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J Neurosci. 2005 Mar 16;25(11):2853-64.

Signaling microdomains regulate inositol 1,4,5-trisphosphate-mediated intracellular calcium transients in cultured neurons.

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Department of Pharmacology, Yale University, New Haven, Connecticut 06520, USA.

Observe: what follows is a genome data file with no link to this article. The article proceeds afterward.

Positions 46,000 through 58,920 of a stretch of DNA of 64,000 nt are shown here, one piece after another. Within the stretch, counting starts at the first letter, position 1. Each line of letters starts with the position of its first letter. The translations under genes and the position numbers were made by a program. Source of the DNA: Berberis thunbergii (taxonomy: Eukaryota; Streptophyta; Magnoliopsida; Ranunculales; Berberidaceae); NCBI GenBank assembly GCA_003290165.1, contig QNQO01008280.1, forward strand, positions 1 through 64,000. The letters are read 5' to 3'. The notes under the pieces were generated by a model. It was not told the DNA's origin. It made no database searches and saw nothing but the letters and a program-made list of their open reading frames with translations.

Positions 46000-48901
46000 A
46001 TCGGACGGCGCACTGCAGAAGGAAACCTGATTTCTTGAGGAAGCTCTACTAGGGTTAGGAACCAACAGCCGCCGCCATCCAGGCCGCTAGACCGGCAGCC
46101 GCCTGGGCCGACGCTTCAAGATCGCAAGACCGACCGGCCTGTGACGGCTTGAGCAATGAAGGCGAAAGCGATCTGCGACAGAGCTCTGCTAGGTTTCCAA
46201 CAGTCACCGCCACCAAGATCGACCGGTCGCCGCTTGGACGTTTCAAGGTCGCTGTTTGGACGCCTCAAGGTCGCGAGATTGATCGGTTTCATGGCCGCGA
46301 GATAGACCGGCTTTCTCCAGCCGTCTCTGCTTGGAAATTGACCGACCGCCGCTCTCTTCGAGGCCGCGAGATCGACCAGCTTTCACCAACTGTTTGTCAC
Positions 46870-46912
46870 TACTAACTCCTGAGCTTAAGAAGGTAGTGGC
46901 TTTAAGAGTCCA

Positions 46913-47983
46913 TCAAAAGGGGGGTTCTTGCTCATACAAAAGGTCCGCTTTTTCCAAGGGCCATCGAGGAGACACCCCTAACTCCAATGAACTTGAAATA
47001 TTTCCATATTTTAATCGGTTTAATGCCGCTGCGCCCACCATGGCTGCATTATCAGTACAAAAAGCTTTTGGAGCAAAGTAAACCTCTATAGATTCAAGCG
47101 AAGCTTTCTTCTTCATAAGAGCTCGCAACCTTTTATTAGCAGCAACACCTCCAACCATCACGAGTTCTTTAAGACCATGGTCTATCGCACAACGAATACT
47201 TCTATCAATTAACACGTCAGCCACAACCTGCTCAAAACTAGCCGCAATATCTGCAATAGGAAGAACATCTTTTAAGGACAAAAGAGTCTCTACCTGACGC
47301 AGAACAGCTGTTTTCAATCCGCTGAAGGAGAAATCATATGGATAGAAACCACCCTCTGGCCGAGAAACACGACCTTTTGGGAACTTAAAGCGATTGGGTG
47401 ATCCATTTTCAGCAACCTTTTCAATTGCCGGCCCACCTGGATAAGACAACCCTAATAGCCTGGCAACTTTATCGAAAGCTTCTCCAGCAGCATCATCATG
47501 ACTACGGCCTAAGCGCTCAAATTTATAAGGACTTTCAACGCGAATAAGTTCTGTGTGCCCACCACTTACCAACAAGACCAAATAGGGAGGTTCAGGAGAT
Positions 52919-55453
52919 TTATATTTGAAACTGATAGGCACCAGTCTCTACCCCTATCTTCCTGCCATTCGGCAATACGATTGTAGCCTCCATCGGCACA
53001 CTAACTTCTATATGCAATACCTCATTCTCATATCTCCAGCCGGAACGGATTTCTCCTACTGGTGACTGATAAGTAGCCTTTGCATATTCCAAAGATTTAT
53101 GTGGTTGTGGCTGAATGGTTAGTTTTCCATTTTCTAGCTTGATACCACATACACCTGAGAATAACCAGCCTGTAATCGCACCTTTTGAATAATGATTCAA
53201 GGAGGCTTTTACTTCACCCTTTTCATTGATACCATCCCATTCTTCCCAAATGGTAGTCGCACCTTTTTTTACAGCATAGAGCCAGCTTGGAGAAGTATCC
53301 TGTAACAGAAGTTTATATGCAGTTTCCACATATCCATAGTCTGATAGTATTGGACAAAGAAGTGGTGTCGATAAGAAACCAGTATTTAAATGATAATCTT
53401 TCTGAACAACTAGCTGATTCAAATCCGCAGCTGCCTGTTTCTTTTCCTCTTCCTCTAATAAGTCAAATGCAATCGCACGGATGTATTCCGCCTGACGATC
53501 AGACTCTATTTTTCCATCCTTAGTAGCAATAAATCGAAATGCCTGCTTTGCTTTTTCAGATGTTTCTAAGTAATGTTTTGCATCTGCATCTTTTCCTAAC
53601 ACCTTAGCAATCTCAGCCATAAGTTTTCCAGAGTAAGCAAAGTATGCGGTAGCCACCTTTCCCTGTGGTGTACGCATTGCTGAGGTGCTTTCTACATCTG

Ca2+ signals in neurons use specific temporal and spatial patterns to encode unambiguous information about crucial cellular functions. To understand the molecular basis for initiation and propagation of inositol 1,4,5-trisphosphate (InsP3)-mediated intracellular Ca2+ signals, we correlated the subcellular distribution of components of the InsP3 pathway with measurements of agonist-induced intracellular Ca2+ transients in cultured rat hippocampal neurons and pheochromocytoma cells. We found specialized domains with high levels of phosphatidylinositol-4-phosphate kinase (PIPKI) and chromogranin B (CGB), proteins acting synergistically to increase InsP3 receptor (InsP3R) activity and sensitivity. In contrast, Ca2+ pumps in the plasma membrane (PMCA) and sarco-endoplasmic reticulum as well as buffers that antagonize the rise in intracellular Ca2+ were distributed uniformly. By pharmacologically blocking phosphatidylinositol-4-kinase and PIPKI or disrupting the CGB-InsP3R interaction by transfecting an interfering polypeptide fragment, we produced major changes in the initiation site and kinetics of the Ca2+ signal. This study shows that a limited number of proteins can reassemble to form unique, spatially restricted signaling domains to generate distinctive signals in different regions of the same neuron. The finding that the subcellular location of initiation sites and protein microdomains was cell type specific will help to establish differences in spatiotemporal Ca2+ signaling in different types of neurons.

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